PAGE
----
The Glorious Twelfth brought great sport and record days, with some welcome windy weather ensuring that the season kicked off with a bang in most areas.
It’s been a terrific start to the grouse season in northern England, though reports from Scotland have been mixed.
Last month, estates reported big broods and perfect conditions along with the possibility of record seasons in some places. But Shooting Times checked back to see whether the Glorious Twelfth had panned out as predicted.
Fantastic start to the season
BASC’s northern director Duncan Thomas thinks so. He said that it had been a “fantastic start” to the grouse season up north: “There were some superb windy days, providing what look like October grouse right from the Glorious Twelfth. Heather beetle has affected some areas, but on the whole numbers are good with a few shoots having to rethink and squeeze in a few extra days at the end of the season.”
Sarah Read, northern development officer for the National Gamekeepers’ Organisation, agreed: “What a start to the 2017 Grouse season it has been. Temperatures have remained fairly low and a nice bit of wind the first few days of the season has got the season off to a great start.
“In the north Pennines, the birds have been flying strong and well, with many estates hitting record days. These first few days of the season are so important, it’s when the keepers see what is on the ground and its when you can make an impact on the surplus stock.
“Reports from Bowland across to the North York Moors have been good to date, with plenty of birds around, though the odd moor will have suffered slightly from heavy rain in early June and parasite infestations.”
“Early on there has been some shoot disturbance from the anti-shooting lobby however only a small number of shoots have been affected and even some of those were still able to continue shooting, we will no doubt see some more of this but the majority of the estates will continue through the season seeing none or very little of this,” continued Sarah.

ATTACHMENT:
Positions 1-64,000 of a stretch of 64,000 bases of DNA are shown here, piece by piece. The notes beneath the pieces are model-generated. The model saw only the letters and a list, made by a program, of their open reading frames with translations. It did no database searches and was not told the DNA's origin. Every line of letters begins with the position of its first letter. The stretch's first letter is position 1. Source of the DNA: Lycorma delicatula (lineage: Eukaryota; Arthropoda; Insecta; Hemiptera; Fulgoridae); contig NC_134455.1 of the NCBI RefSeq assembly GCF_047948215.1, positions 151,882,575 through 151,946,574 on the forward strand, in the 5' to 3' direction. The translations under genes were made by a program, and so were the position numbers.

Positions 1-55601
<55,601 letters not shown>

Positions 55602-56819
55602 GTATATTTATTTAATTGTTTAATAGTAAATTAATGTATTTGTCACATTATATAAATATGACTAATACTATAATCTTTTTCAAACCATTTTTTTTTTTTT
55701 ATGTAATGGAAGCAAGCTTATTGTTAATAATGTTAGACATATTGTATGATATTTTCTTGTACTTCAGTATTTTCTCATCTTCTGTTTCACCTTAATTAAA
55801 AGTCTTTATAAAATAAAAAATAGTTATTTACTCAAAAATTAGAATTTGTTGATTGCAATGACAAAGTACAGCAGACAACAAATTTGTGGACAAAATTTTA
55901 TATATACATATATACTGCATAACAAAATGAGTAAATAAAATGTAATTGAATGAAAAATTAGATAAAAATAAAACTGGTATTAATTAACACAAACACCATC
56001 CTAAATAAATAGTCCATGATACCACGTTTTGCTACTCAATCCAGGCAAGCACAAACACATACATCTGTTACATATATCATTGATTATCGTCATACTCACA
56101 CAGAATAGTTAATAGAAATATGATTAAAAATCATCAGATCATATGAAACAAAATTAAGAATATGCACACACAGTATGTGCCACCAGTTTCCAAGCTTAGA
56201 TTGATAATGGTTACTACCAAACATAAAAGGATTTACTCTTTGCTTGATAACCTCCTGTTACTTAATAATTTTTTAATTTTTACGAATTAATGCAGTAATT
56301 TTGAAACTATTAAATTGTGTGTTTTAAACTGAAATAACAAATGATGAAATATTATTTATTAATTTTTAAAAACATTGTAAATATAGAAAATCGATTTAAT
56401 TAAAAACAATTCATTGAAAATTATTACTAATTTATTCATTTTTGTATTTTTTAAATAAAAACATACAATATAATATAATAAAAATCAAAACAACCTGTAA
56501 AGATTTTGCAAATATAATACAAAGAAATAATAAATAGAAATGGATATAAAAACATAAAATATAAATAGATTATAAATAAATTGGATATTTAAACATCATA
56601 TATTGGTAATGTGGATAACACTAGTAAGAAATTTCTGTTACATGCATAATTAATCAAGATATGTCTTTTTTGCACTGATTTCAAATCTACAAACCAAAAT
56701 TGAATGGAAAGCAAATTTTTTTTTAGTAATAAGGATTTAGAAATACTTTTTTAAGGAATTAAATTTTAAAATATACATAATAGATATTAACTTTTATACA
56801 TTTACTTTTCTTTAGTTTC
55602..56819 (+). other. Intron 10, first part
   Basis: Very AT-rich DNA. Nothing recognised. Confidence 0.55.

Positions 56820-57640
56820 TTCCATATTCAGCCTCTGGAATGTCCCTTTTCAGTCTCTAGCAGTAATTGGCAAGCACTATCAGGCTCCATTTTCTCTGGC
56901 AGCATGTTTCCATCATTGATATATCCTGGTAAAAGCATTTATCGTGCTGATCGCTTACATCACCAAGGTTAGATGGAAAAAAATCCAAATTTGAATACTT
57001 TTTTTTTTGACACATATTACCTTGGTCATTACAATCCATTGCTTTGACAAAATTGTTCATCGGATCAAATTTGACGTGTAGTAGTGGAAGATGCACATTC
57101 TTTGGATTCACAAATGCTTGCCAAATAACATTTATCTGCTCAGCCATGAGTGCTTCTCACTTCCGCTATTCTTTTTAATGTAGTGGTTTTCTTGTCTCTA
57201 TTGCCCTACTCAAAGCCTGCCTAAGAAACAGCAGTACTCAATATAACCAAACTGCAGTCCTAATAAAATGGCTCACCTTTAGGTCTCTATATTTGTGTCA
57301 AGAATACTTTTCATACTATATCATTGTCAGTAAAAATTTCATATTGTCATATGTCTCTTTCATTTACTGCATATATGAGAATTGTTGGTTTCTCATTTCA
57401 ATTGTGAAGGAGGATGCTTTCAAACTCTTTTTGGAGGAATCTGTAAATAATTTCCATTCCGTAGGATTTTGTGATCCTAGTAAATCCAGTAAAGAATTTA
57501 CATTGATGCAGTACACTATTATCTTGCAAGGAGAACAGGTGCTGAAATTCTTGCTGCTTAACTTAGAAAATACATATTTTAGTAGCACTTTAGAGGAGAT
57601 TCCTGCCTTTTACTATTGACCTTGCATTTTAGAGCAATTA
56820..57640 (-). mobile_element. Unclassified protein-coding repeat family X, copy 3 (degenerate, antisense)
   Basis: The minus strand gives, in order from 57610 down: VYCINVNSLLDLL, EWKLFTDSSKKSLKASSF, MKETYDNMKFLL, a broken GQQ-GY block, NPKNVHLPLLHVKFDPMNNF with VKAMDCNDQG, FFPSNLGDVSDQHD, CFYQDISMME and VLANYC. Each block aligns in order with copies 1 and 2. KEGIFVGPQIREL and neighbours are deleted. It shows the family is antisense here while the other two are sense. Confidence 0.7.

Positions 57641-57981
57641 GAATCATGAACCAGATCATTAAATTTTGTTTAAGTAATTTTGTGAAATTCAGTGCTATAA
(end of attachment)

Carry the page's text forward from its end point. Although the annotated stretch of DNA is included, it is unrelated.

“The heather has been in fantastic condition this year, but the pollen that is kicked up when walking across it makes it a little uncomfortable for the beaters and the dogs. The scent has been okay so far but it is a wonder how the dogs do so well when the pollen is so apparent right now. There is also a concern with the heather beetle, which is active at this time of year.”
A spokesman for the Scottish Gamekeepers Association offered a more cautious outlook: “It has been a pretty localised picture. It seems snow, right at breeding time, has had a big impact in many areas, particularly in the highlands.
“There are some moors that didn’t shoot last year showing an improvement, while moors where you would traditionally expect good prospects have had to scale back programmes or, in some cases, are not shooting at all. Overall, there will still be good grouse shooting in Scotland, as ever, but it may well be a shorter season for some.”
Grouse numbers are looking positive in the lead-up to the start of the season, despite poor winter weather
Archive footage of the start of the grouse shooting season in 1937
Graham Downing offers the novice some helpful pointers on their first grouse shoot
Record bags reported
These regional outlooks were shared by James Chapel, director of William Powell Sporting Agency, who told us: “The moors of northern Scotland — Inverness-shire and Moray — have not produced the numbers of recent years and many are now cancelling part or all of their programmes. Aberdeenshire and parts of Angus look better with the likes of Hunthill achieving record bags on their early days.
“Estates in Perthshire are reporting excellent bags as well, and generally speaking numbers get better the further south you go. The Borders looks very strong again and the likes of Mayshiel have excellent numbers.
“The trend continues into northern England where records are tumbling in the Alston area and again down towards Middleton-in-Teesdale. Heather beetle has caused problems north of the A66 but again most moors seem to have good numbers here.
“There is less positive news on the east Pennines, but the North York Moors look strong again with Snilesworth, Bransdale and Hawnby all having excellent days. Further south again, and despite some disturbance on the 12th, the Peak District is producing some good bags of grouse and the early season windy conditions making these grouse particularly testing.”